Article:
President Joe Biden said during a press conference on Tuesday that the United States is on pace to complete the Afghanistan evacuation mission by the Aug. 31 deadline as long as the Taliban continues to cooperate.
“We are currently on a pace to finish by Aug. 31. The sooner we can finish, the better. Each day of operations brings added risk to our troops, but the completion by Aug. 31 depends upon the Taliban continuing to cooperate and allow access to the airport for those who are transporting out, and no disruptions to our operation,” said Biden.
Biden said he is asking his team for contingency plans, should the deadline need to be extended, but emphasized that it is his preference that U.S. troops leave on Aug. 31 because staying longer puts them in danger from terror attacks from ISIS-K.
“In addition, I’ve asked the Pentagon and the State Department for contingency plans to adjust the timetable, should that become necessary. I’m determined to ensure that we complete our mission, this mission,” Biden said, adding, “I’m also mindful of the increasing risks that I’ve been briefed on, and the need to factor those risks in. They’re real and significant challenges that we also have to take into consideration. The longer we stay, starting with the acute and growing risk of an attack by a terrorist group known as ISIS-K.”
Biden said ISIS in Afghanistan is also an enemy of the Taliban, and each day increases the risk of U.S. and allied forces being targeted by the terrorist group.
The White House press secretary confirmed that 57,000 people had been transported out of Afghanistan and that the evacuation effort will stay at the same speed, but troops will need to start drawing down before the Aug. 31 deadline, if that date is adhered to. Pentagon spokesperson John Kirby said the deadline could be extended, but the president would make that decision based on all relevant information at that time.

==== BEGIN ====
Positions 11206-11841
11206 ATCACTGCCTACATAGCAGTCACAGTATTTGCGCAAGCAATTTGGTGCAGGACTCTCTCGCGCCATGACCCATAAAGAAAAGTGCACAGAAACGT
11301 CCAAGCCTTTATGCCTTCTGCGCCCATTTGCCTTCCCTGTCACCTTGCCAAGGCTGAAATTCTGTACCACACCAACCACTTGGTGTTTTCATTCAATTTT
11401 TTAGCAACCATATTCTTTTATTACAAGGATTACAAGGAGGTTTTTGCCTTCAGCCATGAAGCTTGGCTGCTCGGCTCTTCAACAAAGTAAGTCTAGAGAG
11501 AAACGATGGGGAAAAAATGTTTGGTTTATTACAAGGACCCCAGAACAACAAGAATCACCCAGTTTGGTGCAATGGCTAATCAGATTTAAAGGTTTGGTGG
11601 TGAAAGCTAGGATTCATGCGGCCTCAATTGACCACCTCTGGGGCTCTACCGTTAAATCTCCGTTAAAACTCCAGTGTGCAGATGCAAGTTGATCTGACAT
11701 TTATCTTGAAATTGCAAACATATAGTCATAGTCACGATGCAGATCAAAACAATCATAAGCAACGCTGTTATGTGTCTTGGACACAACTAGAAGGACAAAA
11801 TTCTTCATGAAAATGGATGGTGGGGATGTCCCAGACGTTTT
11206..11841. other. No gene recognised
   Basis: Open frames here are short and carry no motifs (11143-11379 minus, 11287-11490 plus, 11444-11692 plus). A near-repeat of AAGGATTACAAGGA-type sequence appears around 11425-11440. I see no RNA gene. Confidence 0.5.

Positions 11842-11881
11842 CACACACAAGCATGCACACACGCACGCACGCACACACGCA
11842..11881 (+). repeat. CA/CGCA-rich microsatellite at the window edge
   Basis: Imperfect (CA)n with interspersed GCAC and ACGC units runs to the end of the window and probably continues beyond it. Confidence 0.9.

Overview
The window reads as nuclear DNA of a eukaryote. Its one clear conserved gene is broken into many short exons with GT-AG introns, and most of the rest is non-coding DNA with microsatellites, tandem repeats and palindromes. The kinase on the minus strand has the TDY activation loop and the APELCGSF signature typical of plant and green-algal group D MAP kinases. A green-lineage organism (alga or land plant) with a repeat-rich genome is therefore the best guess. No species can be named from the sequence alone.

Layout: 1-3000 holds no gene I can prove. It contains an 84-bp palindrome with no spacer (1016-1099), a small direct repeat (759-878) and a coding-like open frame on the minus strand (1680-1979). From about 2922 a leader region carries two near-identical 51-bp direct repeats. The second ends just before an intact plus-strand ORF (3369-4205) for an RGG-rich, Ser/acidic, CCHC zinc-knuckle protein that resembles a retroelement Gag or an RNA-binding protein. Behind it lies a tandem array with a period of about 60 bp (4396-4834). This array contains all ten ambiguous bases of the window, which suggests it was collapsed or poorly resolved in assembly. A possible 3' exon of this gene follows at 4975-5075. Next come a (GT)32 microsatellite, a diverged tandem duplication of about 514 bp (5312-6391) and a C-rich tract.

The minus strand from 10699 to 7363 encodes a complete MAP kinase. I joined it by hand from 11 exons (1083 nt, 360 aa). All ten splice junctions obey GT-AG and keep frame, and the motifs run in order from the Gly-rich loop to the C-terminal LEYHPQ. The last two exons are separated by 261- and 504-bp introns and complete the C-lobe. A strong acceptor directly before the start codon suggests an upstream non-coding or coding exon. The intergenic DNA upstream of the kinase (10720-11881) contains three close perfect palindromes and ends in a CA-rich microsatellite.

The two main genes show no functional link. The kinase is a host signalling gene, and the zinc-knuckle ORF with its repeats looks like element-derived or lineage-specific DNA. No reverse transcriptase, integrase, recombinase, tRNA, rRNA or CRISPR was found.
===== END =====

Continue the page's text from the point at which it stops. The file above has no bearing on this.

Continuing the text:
Some Democrat lawmakers have voiced their concern for the Aug. 31 deadline, while Republicans have more decisively opposed the deadline and that date being dictated by the Taliban.
Rep. Jason Crow (D-Colo.) told reporters at a press conference on Tuesday that he does not believe the deadline for ending the evacuation mission should be dependent on what the Taliban wants but understands the complicated nature of the mission.
“My understanding is that the military is doing what the military always does, and that is perform contingency planning for all possible scenarios including a presence beyond Aug. 31. I think that process is ongoing. In addition to that, the State Department continues to engage with the Taliban and discussions about an extension of that deadline,” said Crow. “I don’t think that our presence beyond Aug. 31 should be contingent on agreement with the Taliban, but it’s obvious that an agreement with the Taliban would be preferred and would reduce the risks, and we should continue to try to achieve that.”
Republican House members also held a press conference on Tuesday and made it clear that all U.S. citizens and allies must be airlifted out of Afghanistan, and the Aug. 31 deadline will not suffice. Rep. Jake Ellzey (R-Texas) said there cannot be a timeline for evacuating citizens and allies from Afghanistan.
“We’re talking about a military mission here. Nobody can put a date on the accomplishment or the completion of a successful military mission. There’s no arbitrary date. The mission is complete when the mission is complete. And if the Taliban harms a hair on an American’s head, all those aircraft and those aircraft carriers, those AC-130s, we will rain Hellfire down on you until all Americans are out, and that’s what this administration needs to be saying,” Ellzey said.
House Minority Leader Kevin McCarthy (R-Calif.) said that the House should pass a resolution that states the Aug. 31 should be extended until the evacuation mission in Afghanistan is complete.